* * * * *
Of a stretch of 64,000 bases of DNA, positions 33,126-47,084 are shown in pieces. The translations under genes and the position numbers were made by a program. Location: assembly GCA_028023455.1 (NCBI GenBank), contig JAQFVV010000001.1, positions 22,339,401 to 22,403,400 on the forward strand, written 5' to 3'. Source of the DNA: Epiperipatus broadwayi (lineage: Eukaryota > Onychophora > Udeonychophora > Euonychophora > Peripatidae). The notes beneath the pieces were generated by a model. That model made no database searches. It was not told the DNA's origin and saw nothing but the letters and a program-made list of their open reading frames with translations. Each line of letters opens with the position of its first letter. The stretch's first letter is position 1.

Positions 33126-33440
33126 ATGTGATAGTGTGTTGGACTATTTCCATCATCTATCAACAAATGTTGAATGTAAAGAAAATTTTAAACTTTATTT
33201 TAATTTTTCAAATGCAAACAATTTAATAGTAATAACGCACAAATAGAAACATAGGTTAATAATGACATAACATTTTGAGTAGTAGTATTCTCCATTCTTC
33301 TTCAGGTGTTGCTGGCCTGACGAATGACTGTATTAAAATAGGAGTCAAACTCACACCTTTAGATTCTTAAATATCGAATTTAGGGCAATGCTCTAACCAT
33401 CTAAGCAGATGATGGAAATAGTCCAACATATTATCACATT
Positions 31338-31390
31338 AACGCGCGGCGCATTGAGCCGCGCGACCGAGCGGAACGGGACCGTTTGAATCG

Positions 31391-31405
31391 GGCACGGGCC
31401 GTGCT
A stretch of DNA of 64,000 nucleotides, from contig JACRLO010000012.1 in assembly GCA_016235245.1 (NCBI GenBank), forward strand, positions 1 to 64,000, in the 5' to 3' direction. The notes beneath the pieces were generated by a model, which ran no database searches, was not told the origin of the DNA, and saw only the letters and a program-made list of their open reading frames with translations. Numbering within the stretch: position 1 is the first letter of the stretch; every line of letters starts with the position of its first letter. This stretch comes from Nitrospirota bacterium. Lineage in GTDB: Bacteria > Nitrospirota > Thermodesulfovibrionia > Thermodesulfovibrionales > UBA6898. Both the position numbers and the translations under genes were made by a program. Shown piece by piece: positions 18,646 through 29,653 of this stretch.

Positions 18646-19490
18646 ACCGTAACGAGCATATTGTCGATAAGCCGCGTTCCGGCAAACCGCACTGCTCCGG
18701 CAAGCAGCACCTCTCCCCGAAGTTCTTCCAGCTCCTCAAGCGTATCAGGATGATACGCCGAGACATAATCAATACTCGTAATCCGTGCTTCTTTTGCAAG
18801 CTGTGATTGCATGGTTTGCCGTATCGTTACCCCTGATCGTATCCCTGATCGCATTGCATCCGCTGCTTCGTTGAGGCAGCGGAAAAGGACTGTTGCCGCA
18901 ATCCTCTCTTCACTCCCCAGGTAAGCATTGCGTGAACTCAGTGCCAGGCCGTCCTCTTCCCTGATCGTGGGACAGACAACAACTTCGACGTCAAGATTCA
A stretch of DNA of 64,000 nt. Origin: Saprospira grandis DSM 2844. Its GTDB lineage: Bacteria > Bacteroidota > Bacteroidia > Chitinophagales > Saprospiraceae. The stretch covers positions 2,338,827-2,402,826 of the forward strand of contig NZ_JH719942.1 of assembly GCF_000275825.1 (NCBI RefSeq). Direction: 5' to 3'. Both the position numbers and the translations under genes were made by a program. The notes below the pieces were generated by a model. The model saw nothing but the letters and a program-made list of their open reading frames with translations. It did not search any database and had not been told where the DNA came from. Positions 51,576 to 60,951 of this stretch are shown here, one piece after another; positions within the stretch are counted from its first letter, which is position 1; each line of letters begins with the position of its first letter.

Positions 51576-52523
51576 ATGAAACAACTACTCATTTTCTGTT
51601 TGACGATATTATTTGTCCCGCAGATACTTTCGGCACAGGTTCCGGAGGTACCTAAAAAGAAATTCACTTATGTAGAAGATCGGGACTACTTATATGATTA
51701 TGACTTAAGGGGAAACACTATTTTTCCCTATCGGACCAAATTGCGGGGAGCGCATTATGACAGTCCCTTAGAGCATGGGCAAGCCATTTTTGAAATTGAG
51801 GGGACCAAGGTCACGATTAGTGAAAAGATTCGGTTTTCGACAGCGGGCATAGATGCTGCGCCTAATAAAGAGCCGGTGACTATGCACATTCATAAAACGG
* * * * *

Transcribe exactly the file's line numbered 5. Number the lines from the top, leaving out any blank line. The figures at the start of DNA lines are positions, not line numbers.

33301 TTCAGGTGTTGCTGGCCTGACGAATGACTGTATTAAAATAGGAGTCAAACTCACACCTTTAGATTCTTAAATATCGAATTTAGGGCAATGCTCTAACCAT